American Memory American Memory provides free and open access through the Internet to written and spoken words, sound recordings, still and moving images, prints, maps, and sheet music that document the American experience. It is a digital record of American history and creativity. These materials, form the collections of the Library of Congress and other institutions, chronicle historical events, people, places and ideas that continue to shape America, serving the public as a resource for education and lifelong learning.
Abraham Lincoln Papers at the Library of Congress Abraham Lincoln is one of 23 presidents whose papers are in the Library of Congress. Abraham Lincoln was the first president to issue an income tax during the Civil War. A search for taxes will results in over 100 returns. Many different tax issues are found in the Lincoln papers, issues dealing with taxing Confederate state not in rebellion, forgotten property taxes and an assessed tax of one hundred and
fifteen cents on one hundred dollars of real property are just a few of the letters found that
deal with taxes.
The Thomas Jefferson Papers, 1606-1827 The complete Thomas Jefferson Papers consist of approximately 27,000 documents, the largest collections of original Jefferson documents in the world. Dealing with the matters related to a new country, you can read letters to and from Thomas Jefferson on the topic of taxes. Most taxes during this time were in the form of
tariffs and duties, Jefferson kept detailed receipts and reports, many resemble a spreadsheet,
on estimated taxes and duties, French wine taxes and many more.
George Washington Papers at the Library of Congress, 1741-1799 This complete collection of George Washington Papers consists of approximately 65,000 documents, like Thomas Jefferson's papers, this is the largest collection of original George Washington documents in the world. Even during Washington's term as president taxes were a point of debate. Washington was a general during the Revolutionary War, a war fought over taxation and
other issues. but how do you run a county without income? That was a problem that needed
tackled. In Washington's papers you can find documents dealing with land tax, revenue tax, a
Revolutionary War expense account and many letters discussing taxes.
Nineteenth Century in Print: Periodicals Taxes seem to be a hot topic no matter what the year. In these nineteenth century periodicals, journalist wrote articles both for and against many different kinds of taxes. Included are magazines of general interest such as Atlantic Monthly and Harper's New Monthly Magazine and titles catering to a specific audience like
Scientific American and Manufacturer and Builder. Articles that pertain to taxers include,
Napoleon Bonaparte on the Despotism Tax, Shall Incomes be Taxed, Tom Thumb and the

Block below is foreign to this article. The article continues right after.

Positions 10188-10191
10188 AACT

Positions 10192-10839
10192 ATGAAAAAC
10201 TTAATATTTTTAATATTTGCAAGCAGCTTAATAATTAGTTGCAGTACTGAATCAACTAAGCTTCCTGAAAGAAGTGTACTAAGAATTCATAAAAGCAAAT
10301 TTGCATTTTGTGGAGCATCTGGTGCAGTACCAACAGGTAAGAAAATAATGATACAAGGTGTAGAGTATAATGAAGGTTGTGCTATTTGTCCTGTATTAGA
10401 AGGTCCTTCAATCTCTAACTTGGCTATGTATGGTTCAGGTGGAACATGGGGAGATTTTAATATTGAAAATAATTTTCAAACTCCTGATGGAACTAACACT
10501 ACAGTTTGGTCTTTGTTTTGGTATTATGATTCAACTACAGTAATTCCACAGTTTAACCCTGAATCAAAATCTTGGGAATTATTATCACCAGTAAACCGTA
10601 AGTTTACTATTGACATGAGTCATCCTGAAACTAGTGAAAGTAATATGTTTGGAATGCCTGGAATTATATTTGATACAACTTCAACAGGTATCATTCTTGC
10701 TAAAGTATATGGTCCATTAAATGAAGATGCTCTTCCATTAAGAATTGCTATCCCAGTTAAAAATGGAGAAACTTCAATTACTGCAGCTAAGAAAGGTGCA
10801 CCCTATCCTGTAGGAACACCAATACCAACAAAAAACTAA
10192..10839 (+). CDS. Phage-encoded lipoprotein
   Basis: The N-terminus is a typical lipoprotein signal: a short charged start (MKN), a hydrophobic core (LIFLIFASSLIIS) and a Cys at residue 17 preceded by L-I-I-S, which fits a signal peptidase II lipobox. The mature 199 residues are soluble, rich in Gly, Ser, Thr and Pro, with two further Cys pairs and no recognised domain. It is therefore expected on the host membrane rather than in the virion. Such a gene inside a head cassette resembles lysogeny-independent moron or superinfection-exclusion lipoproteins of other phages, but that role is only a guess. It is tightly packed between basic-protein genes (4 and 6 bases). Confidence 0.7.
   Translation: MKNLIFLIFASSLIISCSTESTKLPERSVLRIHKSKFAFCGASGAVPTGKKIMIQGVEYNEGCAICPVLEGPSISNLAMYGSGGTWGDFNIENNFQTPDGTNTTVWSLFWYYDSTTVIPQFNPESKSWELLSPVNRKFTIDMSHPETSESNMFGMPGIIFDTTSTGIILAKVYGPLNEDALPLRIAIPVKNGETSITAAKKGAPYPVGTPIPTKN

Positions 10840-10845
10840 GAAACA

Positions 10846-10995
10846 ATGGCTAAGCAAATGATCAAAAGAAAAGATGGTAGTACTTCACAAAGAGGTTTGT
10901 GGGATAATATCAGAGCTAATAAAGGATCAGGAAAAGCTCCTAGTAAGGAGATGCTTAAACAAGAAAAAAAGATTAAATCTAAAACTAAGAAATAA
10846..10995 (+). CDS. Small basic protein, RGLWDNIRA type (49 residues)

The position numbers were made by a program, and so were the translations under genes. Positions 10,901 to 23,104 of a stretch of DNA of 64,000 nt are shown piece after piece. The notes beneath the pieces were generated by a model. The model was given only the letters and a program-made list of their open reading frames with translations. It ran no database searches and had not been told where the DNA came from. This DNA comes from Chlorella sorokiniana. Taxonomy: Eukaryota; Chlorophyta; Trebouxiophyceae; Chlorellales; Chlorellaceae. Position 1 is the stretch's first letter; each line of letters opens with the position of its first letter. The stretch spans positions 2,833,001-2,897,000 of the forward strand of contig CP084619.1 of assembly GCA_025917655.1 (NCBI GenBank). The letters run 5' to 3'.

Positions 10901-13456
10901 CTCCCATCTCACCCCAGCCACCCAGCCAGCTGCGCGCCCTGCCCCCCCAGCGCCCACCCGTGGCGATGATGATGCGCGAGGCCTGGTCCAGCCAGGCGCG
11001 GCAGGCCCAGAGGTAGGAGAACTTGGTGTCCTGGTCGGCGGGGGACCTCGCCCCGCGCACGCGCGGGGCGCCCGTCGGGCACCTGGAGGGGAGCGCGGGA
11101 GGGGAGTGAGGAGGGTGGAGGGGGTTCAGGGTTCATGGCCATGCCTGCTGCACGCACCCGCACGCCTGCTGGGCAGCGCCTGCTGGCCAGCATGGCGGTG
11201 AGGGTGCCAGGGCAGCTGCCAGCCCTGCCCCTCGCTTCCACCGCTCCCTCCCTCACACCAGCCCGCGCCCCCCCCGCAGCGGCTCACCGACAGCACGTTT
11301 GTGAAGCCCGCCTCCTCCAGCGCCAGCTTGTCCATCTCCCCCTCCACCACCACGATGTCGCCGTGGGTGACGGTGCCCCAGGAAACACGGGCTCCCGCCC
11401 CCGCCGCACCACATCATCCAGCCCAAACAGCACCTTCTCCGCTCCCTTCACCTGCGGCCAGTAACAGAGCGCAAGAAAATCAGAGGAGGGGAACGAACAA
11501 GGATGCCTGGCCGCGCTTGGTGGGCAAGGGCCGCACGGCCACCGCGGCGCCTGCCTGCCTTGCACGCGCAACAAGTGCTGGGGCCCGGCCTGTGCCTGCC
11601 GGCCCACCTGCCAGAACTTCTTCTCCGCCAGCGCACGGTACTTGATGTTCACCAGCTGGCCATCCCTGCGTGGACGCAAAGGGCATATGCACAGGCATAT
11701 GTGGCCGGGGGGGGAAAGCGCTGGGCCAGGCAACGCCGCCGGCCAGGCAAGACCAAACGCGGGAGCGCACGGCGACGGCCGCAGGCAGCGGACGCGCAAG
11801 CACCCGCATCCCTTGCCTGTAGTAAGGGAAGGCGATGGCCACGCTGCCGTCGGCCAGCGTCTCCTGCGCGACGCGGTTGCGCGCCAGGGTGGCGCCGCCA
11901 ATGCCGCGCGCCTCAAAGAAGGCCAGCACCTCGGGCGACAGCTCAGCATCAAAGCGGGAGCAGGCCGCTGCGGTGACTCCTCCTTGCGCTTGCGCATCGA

Income Tax plus much more.
By the People, For the People: Posters from the WPA In 1935, President Franklin Delano Roosevelt established the Works Progress Administration (the name was changed to Work Projects Administration in September of 1939), as part of his New Deal program to put millions
of unemployed Americans back to work. In July of 1935, Federal Project Number One was
established within the WPA as a central administration for the arts-related projects. Federal
one provided funds specifically for artists, musicians, actors, and writers funded through tax
dollars. FAP employed more than five thousand artists in various art projects including the
many poster divisions that were created throughout the United States.
American Life Histories Manuscripts from the Federal Writers' Project, 1936-1940 During the Great Depression of the 1930s, when as many as one out of four Americans could not find jobs, the federal government stepped in to become the employer of last resort. The WPA included a provision for unemployed artists and writers: the Federal Arts Projects. If they were poor enough to qualify, musicians, actors, directors, painters and writers could work
directly for the government. At its peak, the Writers' Project employed about 6,500 men and
women around the country, paying them a subsistence wage of about $20 a week. The
Federal Writers' Project left a hidden legacy. In the late 1930s, Federal Writers recorded the
life stories of more than 10,000 men and women form a variety of regions, occupations and
ethnic groups some are found in this collection.
The New Deal Stage: Selections from the Federal Theatre Project, 1935-1939 The Federal Theatre Project was the largest and most ambitious effort mounted by the Federal Government to organize the produce theater events. It was an effort of the administration of President Franklin Delano Roosevelt to provide work for unemployed professionals in the theater during the Great Depression. The Federal Theatre Project was one of four (subsequently five) arts-related projects called Federal Project Number One, established under the Works Progress Administration during Roosevelt's first term. The WPA was created